As many from the older generation lament: they just don’t make ’em like they used to. Truth. There was indeed a point in American history when we actually had a proper manufacturing industry. And a core component of this industry was American steel. And in the height of steel’s influence, before petroleum-based plastics and outsourcing, things were created from metals whose only enemy would be rust and time, not wear and tear. Now these icons of the past stand as monuments to another era, seemingly so different from the one in which we live now.
Seeking these icons has become popular enough to warrant its own term: urban exploring. But I find that one doesn’t even have to put effort into it to net results. Sometimes by sheer chance the past will emerge, demanding that it not be forgotten.
Years ago when I had purchased my first iPhone, I would check Google maps (when this was the default map), passively exploring the green belts which stretch their way through developed metropolises. I would trace the routes digitally, musing on what lay within. In the building in which I worked, beyond the parking lot, one such belt resided. No label had been applied courtesy of the map, yet it delineated a zone between the building and the residential section of old post-war houses, presumably built in a time when the nearby factory (still in operation, though I have no idea what it produces) was likely a major factor in the area’s economy. Who knows? It might have been steel.
One day, as was all too frequent in those days, I was desperately seeking an escape from my job. The allure of this mystery zone tugged at my thoughts, and so I set off on a 15-minute excursion (the mandatory minimum break time required by law, so granted unto me by my employer). I trekked to the end of the parking lot and encountered the hedgerow–an unsurprisingly impassible barrier of invasive honeysuckle, bordering a drainage ditch. I decided to trace this line to the end of the lot, and there, just as it terminated into a chain link fence, it parted. The opening was the result of an old roadway, bridging the ditch and dead-ending into a single pole in the grass by the parking lot, obscured from view by the unruly foliage.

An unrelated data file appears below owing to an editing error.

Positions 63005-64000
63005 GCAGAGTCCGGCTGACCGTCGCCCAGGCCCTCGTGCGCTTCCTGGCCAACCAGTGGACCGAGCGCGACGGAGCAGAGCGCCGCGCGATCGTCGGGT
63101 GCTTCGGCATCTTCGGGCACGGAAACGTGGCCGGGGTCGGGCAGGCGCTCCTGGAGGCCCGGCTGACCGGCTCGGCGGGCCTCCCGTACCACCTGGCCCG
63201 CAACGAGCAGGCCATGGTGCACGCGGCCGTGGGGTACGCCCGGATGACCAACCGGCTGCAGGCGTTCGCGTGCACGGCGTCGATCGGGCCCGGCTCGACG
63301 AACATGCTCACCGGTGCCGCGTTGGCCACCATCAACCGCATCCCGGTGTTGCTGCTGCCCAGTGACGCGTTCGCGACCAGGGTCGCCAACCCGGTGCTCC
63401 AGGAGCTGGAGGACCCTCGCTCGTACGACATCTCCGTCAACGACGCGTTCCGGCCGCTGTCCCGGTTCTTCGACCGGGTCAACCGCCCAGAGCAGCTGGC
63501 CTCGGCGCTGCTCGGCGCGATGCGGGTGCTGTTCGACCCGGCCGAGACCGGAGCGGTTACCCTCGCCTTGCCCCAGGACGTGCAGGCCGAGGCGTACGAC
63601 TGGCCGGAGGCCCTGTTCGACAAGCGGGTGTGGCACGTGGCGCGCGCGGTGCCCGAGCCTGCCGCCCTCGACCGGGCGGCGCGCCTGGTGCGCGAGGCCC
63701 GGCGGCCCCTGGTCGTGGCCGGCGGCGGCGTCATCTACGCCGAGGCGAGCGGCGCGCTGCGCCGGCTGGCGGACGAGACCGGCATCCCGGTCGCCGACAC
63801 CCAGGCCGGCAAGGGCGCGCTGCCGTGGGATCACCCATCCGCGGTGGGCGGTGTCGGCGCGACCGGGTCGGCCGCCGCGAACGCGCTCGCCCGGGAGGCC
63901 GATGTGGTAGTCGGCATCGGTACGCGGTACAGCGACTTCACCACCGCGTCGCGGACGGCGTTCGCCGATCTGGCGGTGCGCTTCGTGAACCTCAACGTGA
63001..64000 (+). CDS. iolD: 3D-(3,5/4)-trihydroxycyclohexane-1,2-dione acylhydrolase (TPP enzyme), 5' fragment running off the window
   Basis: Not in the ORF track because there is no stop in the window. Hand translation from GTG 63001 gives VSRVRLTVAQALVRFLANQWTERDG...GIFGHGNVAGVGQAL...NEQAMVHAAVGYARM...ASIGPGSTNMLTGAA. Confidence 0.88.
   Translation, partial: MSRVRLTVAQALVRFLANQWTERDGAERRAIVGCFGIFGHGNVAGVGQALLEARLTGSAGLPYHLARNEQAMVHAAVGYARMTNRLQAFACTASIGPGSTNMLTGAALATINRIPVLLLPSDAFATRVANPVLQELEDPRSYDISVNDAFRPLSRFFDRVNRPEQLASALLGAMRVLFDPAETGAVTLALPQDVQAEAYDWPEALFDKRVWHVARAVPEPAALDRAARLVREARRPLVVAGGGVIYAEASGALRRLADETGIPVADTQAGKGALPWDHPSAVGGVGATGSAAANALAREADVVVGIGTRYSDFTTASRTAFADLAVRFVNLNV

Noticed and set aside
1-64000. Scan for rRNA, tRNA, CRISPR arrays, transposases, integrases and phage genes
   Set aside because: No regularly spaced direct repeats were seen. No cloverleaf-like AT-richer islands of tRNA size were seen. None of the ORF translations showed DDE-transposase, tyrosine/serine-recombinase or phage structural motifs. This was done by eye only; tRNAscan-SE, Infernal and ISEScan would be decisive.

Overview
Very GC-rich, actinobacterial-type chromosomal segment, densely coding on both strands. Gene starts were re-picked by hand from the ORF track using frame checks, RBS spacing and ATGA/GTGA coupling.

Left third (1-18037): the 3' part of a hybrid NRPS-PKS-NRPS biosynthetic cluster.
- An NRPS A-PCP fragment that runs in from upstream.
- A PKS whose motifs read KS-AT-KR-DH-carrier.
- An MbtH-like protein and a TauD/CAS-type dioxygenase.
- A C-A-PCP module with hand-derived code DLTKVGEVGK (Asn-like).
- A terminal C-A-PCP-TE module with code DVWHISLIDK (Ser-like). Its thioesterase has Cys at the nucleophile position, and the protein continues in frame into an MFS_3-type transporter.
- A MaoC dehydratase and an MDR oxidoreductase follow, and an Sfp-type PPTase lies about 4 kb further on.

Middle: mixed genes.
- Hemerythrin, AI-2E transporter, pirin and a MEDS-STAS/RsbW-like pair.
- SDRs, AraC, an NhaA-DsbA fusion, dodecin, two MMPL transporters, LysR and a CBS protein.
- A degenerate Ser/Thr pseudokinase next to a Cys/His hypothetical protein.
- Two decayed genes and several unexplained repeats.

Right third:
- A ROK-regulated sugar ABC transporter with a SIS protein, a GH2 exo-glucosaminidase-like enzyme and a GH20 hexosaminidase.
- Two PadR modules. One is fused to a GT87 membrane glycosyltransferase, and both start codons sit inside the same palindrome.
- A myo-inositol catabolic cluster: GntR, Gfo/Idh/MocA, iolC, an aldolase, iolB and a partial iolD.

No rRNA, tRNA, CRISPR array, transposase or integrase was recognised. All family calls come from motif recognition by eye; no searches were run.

Naturally upon this discovery, I couldn’t not continue down the path, so like a suburban Livingstone I fearlessly marched through the vegetation. On the bridge I received a view of the drainage ditch, which from above now appeared to be the remnants of a natural waterway. Below, carp circled while ducks traversed the surface, bathing. It was an idyllic scene of natural serenity in a profane expanse of asphalt, but the road continued, so I pressed on.
After crossing the short bridge, the hedgerow on the far side too disappeared, giving way to a vast expanse of grass, interspersed with groups of trees. The grass, while not meticulously manicured, had still been maintained. It was knee-high, and resembled a prairie, mixed with thistle and clover. Bees merrily conducted their business in the blossoming grassland, and I wondered why this stretch had been mowed. The only clue to this mystery was a series of gas line utility marker poles, spaced regularly throughout the stretch.
The road bent around a tree grove and there I saw it: the remains of a park. A party gazebo stood, although made of wood, still without apparent structural damage; a set of swings, or what remained, as the swings and chains themselves had been removed; and a steel slide–no doubt anchored with concrete and too much trouble to remove. And running adjacent to the road was a 7-foot chain link fence, topped with barbed wire. Yet amusingly, more drainage pipes passed beneath the road, bypassing the fence with 4-foot diameter concrete tubes. I was happy to see that neighborhood children had discovered this, as a group was playing on the dilapidated remnants of the old playground. Why was this area fenced off? Why had it been closed? Had budget cuts doomed the park? The answer could have been deduced from a notice sign, but any explanation it may have offered had been covered in spray-paint. The children, blissfully unaware of liability, had ignored the notice and all that the fence implied.